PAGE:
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Your Environment. Your Health.

Advancing Environmental Justice

Multiracial group of people standing in clean environment
EJ is defined by the U.S. Environmental Protection Agency as the fair treatment and meaningful involvement of all people regardless of race, color, national origin, or income with respect to the development, implementation, and enforcement of environmental laws, regulations, and policies.

Researchers funded by the NIEHS Superfund Research Program (SRP) have been in the spotlight recently for their work on environmental justice (EJ). From being selected for prestigious committees to supporting webinar series, SRP grantees and their partners are addressing the challenges and complexities of EJ.

“The environment is a central determinant of human health and well-being,” says SRP Director Bill Suk, Ph.D. “The concept of EJ recognizes that all people have the right to live, work, learn, and play in a healthy environment.”

Leaders in Environmental Justice

Two members of the SRP network were selected for the White House Environmental Justice Advisory Council: Rachel Morello-Frosch, Ph.D., University of California, Berkeley, and Juan Parras, community partner with Texas A&M University (TAMU). Members were selected based on their commitment to confronting longstanding environmental injustices and to ensuring that historically marginalized and polluted communities have greater input on federal policies and decisions.

Parras headshot
Parras has promoted environmental justice for over 40 years, striving to empower marginalized communities. (Photo courtesy of t.e.j.a.s.)

Juan Parras is the founder and executive director of Texas Environmental Justice Advocacy Services (t.e.j.a.s.). Parras collaborates with the TAMU SRP Center to conduct studies and obtain scientific evidence to inform health-protective actions for the community.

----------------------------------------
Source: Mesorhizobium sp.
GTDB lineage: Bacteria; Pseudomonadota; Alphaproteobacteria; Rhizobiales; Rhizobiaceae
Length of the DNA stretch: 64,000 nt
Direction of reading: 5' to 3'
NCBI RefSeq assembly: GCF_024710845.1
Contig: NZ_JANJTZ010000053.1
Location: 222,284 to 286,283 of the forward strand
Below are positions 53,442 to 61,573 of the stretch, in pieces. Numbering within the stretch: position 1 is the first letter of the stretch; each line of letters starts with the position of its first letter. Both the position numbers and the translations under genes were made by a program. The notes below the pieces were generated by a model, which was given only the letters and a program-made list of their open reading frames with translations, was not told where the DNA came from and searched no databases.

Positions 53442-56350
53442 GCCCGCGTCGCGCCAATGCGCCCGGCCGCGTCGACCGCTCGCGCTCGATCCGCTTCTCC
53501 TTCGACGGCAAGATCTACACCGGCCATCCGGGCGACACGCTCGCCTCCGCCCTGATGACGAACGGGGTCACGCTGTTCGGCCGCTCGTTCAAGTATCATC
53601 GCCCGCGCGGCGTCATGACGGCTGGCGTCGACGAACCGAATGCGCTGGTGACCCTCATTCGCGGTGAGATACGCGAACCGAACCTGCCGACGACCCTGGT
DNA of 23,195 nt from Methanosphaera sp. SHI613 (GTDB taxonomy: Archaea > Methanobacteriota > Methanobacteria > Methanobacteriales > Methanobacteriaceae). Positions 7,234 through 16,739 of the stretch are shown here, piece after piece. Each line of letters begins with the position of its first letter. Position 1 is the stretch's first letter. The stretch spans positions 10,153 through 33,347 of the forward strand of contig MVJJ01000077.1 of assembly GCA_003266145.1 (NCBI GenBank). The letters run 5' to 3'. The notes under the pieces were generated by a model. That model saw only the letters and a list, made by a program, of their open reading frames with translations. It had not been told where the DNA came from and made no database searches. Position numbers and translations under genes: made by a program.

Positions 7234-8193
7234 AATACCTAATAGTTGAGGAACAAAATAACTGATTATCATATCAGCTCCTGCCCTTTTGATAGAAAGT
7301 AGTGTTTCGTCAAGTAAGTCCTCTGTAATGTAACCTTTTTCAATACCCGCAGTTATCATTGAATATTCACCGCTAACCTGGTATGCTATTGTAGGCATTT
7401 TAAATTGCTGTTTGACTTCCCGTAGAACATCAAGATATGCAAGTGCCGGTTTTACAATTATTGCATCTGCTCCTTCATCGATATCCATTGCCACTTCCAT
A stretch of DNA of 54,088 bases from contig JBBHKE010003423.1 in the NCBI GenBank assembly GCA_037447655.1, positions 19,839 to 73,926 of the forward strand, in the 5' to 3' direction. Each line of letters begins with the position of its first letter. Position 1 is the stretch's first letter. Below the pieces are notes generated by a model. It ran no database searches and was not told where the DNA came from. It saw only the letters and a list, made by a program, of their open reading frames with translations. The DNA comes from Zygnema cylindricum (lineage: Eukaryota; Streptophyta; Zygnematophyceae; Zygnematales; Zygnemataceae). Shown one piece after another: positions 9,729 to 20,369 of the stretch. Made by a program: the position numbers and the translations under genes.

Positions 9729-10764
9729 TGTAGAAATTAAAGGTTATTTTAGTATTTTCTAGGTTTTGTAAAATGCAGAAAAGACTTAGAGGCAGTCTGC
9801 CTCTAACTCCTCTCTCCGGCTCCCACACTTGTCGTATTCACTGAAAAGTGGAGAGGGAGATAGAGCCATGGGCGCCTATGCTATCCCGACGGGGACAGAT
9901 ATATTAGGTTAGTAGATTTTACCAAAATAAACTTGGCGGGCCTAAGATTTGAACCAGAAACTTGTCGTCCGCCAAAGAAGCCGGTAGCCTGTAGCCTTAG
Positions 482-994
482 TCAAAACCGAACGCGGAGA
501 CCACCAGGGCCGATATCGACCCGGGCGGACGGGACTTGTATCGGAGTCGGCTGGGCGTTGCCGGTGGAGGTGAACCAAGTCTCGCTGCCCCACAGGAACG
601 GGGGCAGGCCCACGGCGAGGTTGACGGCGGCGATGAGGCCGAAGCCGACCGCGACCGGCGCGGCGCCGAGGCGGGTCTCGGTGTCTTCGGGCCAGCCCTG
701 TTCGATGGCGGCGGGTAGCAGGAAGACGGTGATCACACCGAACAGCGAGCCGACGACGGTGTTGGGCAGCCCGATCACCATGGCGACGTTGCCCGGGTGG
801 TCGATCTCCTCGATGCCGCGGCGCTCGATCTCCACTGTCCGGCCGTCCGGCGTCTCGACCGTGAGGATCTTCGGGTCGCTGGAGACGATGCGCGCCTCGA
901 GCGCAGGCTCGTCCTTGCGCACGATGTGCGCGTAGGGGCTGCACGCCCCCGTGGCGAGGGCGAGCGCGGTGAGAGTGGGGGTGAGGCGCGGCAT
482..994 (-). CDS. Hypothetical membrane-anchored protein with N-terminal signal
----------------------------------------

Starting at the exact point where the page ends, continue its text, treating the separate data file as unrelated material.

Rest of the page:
Rachel Morello-Frosch, Ph.D., leader of the Community Engagement Core - Water Equity Science Shop at UC Berkeley has, for over 20 years, focused on climate change, air pollution, and psychosocial stress. Currently, Morello-Frosch studies drinking water access and quality in California communities.

As part of the advisory council, Parras and Morello-Frosch will provide advice and recommendations to the Chair of the Council on Environmental Quality and the White House Environmental Justice Interagency Council on how to address current and historic environmental injustices.

This historic White House Environmental Justice Advisory Council will ensure that our administration's work is informed by the insights, expertise, and lived experience of environmental justice leaders from across the nation,” said Vice President Kamala Harris in a press release from The White House.

Environmental Justice Lectures

Researchers at the UC Berkeley SRP Center, including Morello-Frosch, organized a seminar series as a component of a new class called "Riskscapes and Environmental Justice: Implications for Advancing Scientific Methods and Policy-making." The series included dialogue about science, policy, social equity, and racial justice. It featured speakers from diverse academic disciplines and community groups working on different aspects of equity and justice, such as water quality, food security, community engagement, and policy.

Henry headshot
In her presentation, Henry highlighted several national initiatives related to environmental justice, including the new White House Council, EJ provisions under climate change legislation, and ongoing environmental health disparity activities at NIEHS. (Photo courtesy of NIEHS)

The biennial John P. Wyatt, M.D., Environment & Health Symposium was held on Earth Day, April 22, 2021, by the University of Kentucky SRP Center. The event featured experts in environmental sciences and human health, including SRP Health Scientist Administrator Heather Henry, Ph.D., who discussed strategies of SRP and NIEHS grantees to address environmental health disparities at the national, regional, and local levels.

“NIEHS-funded activities across the nation integrate diverse fields to spur advancements and address environmental justice,” said Henry. "Basic and applied science driven by data, community-based interventions, and capacity building efforts all align with the broader NIEHS goal for addressing health disparities."

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